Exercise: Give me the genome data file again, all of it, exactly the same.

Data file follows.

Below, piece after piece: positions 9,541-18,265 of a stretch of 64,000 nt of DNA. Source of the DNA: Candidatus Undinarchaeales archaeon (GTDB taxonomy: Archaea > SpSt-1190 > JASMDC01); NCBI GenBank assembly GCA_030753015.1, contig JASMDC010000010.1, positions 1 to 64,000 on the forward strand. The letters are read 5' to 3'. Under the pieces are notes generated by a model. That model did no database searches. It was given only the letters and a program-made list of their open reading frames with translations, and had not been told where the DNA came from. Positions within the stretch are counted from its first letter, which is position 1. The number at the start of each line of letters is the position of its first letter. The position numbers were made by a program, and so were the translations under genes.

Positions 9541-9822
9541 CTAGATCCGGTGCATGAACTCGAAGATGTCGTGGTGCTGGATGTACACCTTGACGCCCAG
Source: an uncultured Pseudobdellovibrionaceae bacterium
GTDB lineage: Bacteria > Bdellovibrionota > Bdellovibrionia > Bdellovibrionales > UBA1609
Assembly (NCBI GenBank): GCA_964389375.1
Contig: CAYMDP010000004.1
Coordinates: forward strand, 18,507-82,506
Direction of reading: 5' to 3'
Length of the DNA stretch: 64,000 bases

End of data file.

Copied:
Below, piece after piece: positions 9,541-18,265 of a stretch of 64,000 nt of DNA. Source of the DNA: Candidatus Undinarchaeales archaeon (GTDB taxonomy: Archaea > SpSt-1190 > JASMDC01); NCBI GenBank assembly GCA_030753015.1, contig JASMDC010000010.1, positions 1 to 64,000 on the forward strand. The letters are read 5' to 3'. Under the pieces are notes generated by a model. That model did no database searches. It was given only the letters and a program-made list of their open reading frames with translations, and had not been told where the DNA came from. Positions within the stretch are counted from its first letter, which is position 1. The number at the start of each line of letters is the position of its first letter. The position numbers were made by a program, and so were the translations under genes.

Positions 9541-9822
9541 CTAGATCCGGTGCATGAACTCGAAGATGTCGTGGTGCTGGATGTACACCTTGACGCCCAG
Source: an uncultured Pseudobdellovibrionaceae bacterium
GTDB lineage: Bacteria > Bdellovibrionota > Bdellovibrionia > Bdellovibrionales > UBA1609
Assembly (NCBI GenBank): GCA_964389375.1
Contig: CAYMDP010000004.1
Coordinates: forward strand, 18,507-82,506
Direction of reading: 5' to 3'
Length of the DNA stretch: 64,000 bases